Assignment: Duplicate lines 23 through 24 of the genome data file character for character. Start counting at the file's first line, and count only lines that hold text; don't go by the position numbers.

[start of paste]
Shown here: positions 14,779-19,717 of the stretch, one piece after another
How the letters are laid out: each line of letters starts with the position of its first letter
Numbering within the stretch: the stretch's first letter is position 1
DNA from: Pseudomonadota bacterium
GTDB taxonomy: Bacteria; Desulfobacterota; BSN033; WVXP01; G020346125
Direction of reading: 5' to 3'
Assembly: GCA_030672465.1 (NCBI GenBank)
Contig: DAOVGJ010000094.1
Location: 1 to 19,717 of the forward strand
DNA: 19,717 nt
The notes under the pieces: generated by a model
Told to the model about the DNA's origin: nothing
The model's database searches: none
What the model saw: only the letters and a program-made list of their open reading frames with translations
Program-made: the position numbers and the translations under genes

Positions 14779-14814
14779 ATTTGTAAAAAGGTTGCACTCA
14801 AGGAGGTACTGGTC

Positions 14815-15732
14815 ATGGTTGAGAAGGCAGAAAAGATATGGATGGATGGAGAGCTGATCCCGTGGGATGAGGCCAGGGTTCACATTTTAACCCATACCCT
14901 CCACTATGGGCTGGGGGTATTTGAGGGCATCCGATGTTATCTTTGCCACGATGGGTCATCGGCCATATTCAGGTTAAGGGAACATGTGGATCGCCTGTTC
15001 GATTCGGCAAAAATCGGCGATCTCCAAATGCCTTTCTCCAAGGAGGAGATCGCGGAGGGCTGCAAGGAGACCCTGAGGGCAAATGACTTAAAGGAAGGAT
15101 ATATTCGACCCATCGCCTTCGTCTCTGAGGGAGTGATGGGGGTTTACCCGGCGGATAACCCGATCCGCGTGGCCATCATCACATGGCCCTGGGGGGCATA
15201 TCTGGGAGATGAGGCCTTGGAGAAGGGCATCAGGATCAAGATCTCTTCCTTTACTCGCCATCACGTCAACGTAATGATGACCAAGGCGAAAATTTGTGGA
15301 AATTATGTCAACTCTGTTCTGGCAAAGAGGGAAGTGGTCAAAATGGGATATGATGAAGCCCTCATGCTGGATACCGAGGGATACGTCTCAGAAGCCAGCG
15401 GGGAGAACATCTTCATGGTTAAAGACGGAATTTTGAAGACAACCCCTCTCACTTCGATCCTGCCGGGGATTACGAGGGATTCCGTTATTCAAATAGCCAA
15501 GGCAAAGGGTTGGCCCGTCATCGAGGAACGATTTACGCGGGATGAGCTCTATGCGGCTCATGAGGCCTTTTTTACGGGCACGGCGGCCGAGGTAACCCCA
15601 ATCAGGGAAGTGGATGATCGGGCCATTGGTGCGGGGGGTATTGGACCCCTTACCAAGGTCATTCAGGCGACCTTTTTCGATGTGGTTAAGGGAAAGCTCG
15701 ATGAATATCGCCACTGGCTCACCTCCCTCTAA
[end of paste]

15101 ATATTCGACCCATCGCCTTCGTCTCTGAGGGAGTGATGGGGGTTTACCCGGCGGATAACCCGATCCGCGTGGCCATCATCACATGGCCCTGGGGGGCATA
15201 TCTGGGAGATGAGGCCTTGGAGAAGGGCATCAGGATCAAGATCTCTTCCTTTACTCGCCATCACGTCAACGTAATGATGACCAAGGCGAAAATTTGTGGA